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Year : 2020  |  Volume : 16  |  Issue : 5  |  Page : 1093-1099

Magnetic resonance-guided ablation of liver tumors: A systematic review and pooled analysis

1 Department of Interventional MRI, Shandong Medical Imaging Research Institute Affiliated to Shandong University, Jinan, Shandong; Department of Intervention, Shanghai Fengxian District Central Hospital, Shanghai, China
2 Department of Interventional MRI, Shandong Key Laboratory of Advanced Medical Imaging Technologies and Applications, Shandong Medical Imaging Research Institute Affiliated to Shandong University, Jinan, Shandong, China
3 Department of Nuclear Medicine, Tai'an Central Hospital, Tai'an, Shandong, China
4 Department of Interventional Therapy, The Affiliated Yantai Yuhuangding Hospital of Qingdao University, Yantai, Shandong, China
5 The Southwestern Finland Imaging Centre, Turku University Hospital, Turku, Finland

Date of Submission13-Dec-2019
Date of Decision20-Mar-2020
Date of Acceptance10-Apr-2020
Date of Web Publication29-Sep-2020

Correspondence Address:
Chengli Li
Department of Interventional MRI, Shandong Key Laboratory of Advanced Medical Imaging Technologies and Applications, Shandong Medical Imaging Research Institute Affiliated with Shandong University, Jinan, Shandong
Roberto Blanco
The Southwestern Finland Imaging Centre, Turku University Hospital, Turku
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Source of Support: None, Conflict of Interest: None

DOI: 10.4103/jcrt.JCRT_1115_19

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 > Abstract 

Purpose: The purpose of this study is to study the clinical outcomes of different types of magnetic resonance (MR)-guided ablation for the treatment of liver tumors by performing a systematic review and pooled analysis.
Materials and Methods: A comprehensive literature search was performed for clinical trials published from January 1997 to October 2019 in PubMed, the Web of Science, Embase, and the Cochrane Library. Pooled analyses were performed to obtain the complete ablation (CA), complication, progression-free survival (PFS), and overall survival (OS) rates.
Results: Thirty studies were eligible, including four studies on MR-guided microwave ablation (MWA); 14 studies on MR-guided radiofrequency ablation (RFA); one study on both MR-guided MWA and RFA; eight studies on MR-guided, laser-induced thermotherapy (LITT); two studies on MR-guided percutaneous cryoablation (PC); and one study on MR-guided percutaneous ethanol injection (PEI). The CA rates in patients who underwent RFA, MWA, LITT, PC, and PEI were 95.60%, 98.86%, 77.78%, 47.92%, and 85.71%, respectively. The most frequent complications were pain (27.66%, 13/47) and postablation syndrome (27.66%, 13/47) in the PC group; pleural effusion (8.11%, 119/1,468) and subcapsular hematoma (2.25%, 33/1,468) in the LITT group; pleural effusion (2.67%, 2/75) in the MWA group; and subcapsular hematoma (4.18%, 20/478) and post-ablation syndrome (2.93%, 14/478) in the RFA group. There were few studies reporting PFS and OS.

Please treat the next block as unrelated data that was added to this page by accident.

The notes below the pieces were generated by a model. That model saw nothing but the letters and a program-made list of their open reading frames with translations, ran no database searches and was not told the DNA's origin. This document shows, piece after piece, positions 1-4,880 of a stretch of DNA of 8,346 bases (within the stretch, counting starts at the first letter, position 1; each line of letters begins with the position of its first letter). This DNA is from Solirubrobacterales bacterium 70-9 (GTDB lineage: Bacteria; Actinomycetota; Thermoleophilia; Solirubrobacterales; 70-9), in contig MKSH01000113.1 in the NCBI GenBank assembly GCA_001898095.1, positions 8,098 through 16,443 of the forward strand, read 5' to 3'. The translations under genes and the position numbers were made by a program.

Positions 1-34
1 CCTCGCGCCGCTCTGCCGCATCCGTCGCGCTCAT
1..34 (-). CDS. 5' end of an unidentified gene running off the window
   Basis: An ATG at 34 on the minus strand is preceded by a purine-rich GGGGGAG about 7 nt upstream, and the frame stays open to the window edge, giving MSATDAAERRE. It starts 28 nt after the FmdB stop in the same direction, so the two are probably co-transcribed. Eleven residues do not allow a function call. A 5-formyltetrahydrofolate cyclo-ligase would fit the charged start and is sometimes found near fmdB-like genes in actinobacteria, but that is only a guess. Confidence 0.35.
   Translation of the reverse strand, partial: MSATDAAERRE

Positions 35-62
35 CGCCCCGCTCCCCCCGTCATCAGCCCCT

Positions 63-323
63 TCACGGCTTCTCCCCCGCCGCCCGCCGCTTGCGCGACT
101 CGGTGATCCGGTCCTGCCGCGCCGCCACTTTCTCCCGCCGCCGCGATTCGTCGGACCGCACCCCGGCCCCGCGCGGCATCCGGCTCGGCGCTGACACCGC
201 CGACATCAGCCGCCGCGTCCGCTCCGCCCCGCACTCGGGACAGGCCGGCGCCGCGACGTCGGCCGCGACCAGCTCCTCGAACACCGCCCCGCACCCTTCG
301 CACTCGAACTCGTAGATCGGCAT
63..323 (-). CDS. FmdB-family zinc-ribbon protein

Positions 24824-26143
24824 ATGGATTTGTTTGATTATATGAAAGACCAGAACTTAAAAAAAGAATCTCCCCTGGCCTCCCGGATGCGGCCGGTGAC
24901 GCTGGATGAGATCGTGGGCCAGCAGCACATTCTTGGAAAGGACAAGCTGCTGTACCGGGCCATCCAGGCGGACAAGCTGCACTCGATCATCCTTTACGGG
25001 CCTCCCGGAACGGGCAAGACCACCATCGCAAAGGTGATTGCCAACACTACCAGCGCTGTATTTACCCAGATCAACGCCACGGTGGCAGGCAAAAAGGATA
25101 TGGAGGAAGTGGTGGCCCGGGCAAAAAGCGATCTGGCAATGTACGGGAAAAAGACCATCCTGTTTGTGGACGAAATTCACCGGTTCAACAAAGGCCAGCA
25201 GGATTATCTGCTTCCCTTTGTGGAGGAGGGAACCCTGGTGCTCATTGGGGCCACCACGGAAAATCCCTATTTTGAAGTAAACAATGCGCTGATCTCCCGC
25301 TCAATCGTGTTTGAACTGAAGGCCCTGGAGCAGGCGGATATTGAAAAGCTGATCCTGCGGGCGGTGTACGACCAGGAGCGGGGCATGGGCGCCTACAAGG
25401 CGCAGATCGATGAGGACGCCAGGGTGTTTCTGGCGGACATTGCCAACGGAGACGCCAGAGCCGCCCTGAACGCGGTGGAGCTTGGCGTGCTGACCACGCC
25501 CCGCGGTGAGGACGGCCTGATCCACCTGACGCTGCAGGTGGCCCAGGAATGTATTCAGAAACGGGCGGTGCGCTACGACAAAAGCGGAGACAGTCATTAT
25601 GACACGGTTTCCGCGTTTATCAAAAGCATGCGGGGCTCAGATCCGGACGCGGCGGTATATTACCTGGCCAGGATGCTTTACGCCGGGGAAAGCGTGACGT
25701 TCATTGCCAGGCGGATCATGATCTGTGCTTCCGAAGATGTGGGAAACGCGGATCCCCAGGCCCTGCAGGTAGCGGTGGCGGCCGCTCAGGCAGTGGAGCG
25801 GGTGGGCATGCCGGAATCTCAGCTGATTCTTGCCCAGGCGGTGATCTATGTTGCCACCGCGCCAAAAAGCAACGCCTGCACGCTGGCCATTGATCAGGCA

Conclusions: MR-guided ablation is a practicable alternative treatment for liver tumors, especially MR-guided RFA and MWA, which have high rates of CA and low occurrences of complications.

Keywords: Ablation, liver tumors, magnetic resonance guidance, pooled analysis, systematic review

How to cite this article:
Xiang J, Liu M, Lu R, Wang L, Xu Y, He X, Blanco R, Li C. Magnetic resonance-guided ablation of liver tumors: A systematic review and pooled analysis. J Can Res Ther 2020;16:1093-9

How to cite this URL:
Xiang J, Liu M, Lu R, Wang L, Xu Y, He X, Blanco R, Li C. Magnetic resonance-guided ablation of liver tumors: A systematic review and pooled analysis. J Can Res Ther [serial online] 2020 [cited 2021 Apr 13];16:1093-9. Available from: https://www.cancerjournal.net/text.asp?2020/16/5/1093/296425

 > Introduction Top